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Don’t Get Left Behind – New Leave Provisions of ESA will Require Policy Updates

As you read about here, on April 29, 2014 Ontario’s provincial legislature voted in favour of proposed amendments to the Employment Standards Act, 2000.  The much-publicized Bill-21, also known as An Act to amend the Employment Standards Act, 2000 in respect of family caregiver, critically ill child care and crime-related child death or disappearance leaves of absence provides additional job-protected leaves of absence to accommodate employees with family caregiver responsibilities.

These changes come into effect next month, on October 29, 2014.  This legislation amends the Employment Standards Act, 2000 (“ESA”) to provide three additional forms of job-protected leaves of absence:

Family Caregiver Leave:  Employees will be entitled to take up to eight weeks of unpaid, job-protected leave, in each calendar year, to provide care and support to a defined family member with a serious medical condition diagnosed by a qualified health practitioner.  The entitlement will be up to eight weeks’ duration for each defined family member with a serious medical condition.

Critically Ill Child Care Leave:  Employees who have been employed for at least six consecutive months will be entitled to take unpaid, job-protected leave, to provide care or support for a critically ill child, as defined in the Employment Insurance Act, upon issuance of a certificate by a qualified health practitioner stating that the child is critically ill.  The leave will last as long as the time required for the child’s care as stated in the certificate, up to a maximum of 37 weeks, and will not replicate for multiple, critically ill children.

Crime-Related Child Death and Disappearance Leave:  Employees who have been employed for at least six consecutive months will be entitled to up to 104 weeks of unpaid, job protected leave if their child, under 18 years of age, dies, and the likely cause of death is related to the commission of a crime.  Employees who have been employed for at least six consecutive months will also be entitled to up to 52 weeks of unpaid, job-protected leave if their child, under 18 years of age, goes missing, and the likely cause of their disappearance is related to the commission of a crime.  However, the employee will have neither entitlement if the employee is charged with the crime, or the child is a probable party to the crime.

If, as an employer, you are not already familiar with the new rights and entitlements for employees related to these job-protected leaves of absence, it is imperative that you inform yourself over the next month: While most employers probably won’t experience one of these situations right away – and ideally never will, especially with respect to the latter two – the first request for any such leave may wreak havoc with an employer’s operation.  No one can plan for every contingency, but awareness of the entitlements provided will be key to effectively conducting business in the event of a lengthy absence of an employee, as well as in properly planning for that employee’s return.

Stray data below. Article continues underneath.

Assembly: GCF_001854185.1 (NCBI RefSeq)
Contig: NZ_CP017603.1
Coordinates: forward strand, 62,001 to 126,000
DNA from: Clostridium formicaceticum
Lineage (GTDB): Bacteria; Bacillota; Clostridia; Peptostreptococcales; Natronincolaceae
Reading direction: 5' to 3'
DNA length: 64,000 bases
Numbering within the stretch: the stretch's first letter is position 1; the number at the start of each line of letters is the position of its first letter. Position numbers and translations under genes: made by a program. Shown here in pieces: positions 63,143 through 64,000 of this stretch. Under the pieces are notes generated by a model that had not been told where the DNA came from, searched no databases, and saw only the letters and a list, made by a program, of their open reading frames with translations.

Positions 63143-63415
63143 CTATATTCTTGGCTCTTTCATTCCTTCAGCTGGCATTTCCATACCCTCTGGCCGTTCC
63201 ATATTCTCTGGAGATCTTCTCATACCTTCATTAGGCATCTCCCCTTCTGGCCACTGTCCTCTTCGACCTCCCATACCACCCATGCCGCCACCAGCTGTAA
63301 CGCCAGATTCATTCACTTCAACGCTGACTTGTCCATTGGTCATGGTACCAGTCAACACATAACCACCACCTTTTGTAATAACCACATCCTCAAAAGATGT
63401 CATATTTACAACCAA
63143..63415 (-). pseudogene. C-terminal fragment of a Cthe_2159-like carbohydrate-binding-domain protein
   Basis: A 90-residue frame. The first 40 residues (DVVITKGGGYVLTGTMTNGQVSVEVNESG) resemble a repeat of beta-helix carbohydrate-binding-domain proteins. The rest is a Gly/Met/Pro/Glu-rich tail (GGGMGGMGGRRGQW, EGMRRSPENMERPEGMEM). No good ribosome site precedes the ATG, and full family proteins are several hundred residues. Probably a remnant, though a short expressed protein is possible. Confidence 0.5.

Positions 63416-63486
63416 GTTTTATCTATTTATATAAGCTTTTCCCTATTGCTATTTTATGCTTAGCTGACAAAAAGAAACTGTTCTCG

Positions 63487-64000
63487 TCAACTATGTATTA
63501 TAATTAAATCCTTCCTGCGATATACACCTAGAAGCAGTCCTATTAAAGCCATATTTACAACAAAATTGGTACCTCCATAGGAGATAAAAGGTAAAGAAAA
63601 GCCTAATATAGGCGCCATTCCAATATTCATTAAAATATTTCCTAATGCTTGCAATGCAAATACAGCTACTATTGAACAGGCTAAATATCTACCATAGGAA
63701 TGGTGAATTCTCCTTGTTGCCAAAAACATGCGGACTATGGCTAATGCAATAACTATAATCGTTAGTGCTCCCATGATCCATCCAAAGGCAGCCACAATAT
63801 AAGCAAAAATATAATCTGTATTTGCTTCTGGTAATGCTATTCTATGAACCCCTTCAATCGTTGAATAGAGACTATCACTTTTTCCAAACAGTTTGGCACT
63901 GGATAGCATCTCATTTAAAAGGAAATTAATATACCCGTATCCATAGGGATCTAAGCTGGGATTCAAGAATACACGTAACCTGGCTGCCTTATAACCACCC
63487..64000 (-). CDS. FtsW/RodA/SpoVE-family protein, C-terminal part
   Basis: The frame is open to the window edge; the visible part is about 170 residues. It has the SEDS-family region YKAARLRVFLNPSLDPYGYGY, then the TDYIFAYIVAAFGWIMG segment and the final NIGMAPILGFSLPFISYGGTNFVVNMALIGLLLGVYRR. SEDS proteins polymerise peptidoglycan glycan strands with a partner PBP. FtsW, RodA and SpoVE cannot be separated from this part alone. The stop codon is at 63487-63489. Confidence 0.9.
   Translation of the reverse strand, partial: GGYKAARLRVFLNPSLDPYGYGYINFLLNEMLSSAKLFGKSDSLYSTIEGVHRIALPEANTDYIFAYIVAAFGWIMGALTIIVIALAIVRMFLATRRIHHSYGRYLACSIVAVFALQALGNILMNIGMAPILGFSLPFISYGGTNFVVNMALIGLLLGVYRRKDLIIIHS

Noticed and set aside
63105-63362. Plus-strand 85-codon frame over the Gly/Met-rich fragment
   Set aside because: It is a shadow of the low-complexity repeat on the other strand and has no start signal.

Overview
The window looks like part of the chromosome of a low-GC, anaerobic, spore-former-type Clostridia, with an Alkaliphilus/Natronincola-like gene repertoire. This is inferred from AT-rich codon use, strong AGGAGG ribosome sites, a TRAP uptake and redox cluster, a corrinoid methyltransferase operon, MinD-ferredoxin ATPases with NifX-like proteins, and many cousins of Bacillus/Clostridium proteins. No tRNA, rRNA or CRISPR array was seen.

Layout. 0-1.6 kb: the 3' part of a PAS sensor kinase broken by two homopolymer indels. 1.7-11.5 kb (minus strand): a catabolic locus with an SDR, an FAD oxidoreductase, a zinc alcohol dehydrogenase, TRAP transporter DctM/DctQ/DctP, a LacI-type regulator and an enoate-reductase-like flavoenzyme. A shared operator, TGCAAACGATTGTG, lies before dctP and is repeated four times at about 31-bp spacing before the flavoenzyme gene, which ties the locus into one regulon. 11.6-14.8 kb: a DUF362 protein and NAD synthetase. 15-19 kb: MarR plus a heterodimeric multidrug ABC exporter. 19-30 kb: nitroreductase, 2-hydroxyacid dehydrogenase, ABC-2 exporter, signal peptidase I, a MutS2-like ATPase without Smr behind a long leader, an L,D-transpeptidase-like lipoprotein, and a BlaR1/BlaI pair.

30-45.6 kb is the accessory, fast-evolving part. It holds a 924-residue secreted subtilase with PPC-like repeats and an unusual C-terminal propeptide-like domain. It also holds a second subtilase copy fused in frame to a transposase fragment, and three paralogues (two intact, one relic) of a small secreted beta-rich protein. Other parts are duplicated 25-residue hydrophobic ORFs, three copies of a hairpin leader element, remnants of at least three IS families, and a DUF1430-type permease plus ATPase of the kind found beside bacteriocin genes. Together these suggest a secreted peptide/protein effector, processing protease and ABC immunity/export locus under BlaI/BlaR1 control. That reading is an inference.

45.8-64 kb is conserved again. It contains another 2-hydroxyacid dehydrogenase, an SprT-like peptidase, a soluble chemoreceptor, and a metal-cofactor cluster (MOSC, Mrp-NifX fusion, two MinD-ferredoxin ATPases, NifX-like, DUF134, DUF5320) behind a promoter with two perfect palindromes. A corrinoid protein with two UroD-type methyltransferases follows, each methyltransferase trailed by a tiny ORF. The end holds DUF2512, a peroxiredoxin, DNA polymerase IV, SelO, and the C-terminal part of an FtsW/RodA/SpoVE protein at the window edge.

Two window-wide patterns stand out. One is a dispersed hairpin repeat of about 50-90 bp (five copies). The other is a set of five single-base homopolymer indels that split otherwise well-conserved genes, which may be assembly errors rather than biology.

If it has not already been done in conjunction with these imminent changes to the ESA, current sick leave and/or leave-of-absence policies should be reviewed to ensure employees are not being provided with duplicative leave entitlements, or inadvertently provided with additional leave in addition to the statutory provisions.

The lawyers at CCPartners are experienced in helping employers understand their legal obligations under the Employment Standards Act, and assisting clients to understand their options when faced with the absence of an employee.

Please Note: This blog has been prepared as an informational service for our clients and other interested parties. It is not intended to constitute legal advice, a complete statement of the law or opinion on any subject. Although we endeavour to ensure the accuracy of the content, no one should act upon the information provided without a thorough examination of the law after the facts of a specific situation are fully considered.



Crawford Chondon & Partners LLP is committed to providing an inclusive workplace that embraces and respects differences.  We support and promote the ongoing development, implementation and maintenance of best practices and strategies to enhance and improve equality, diversity and inclusion within the Firm, in advising clients and in the greater community. Click to learn more about our Diversity and Inclusion 

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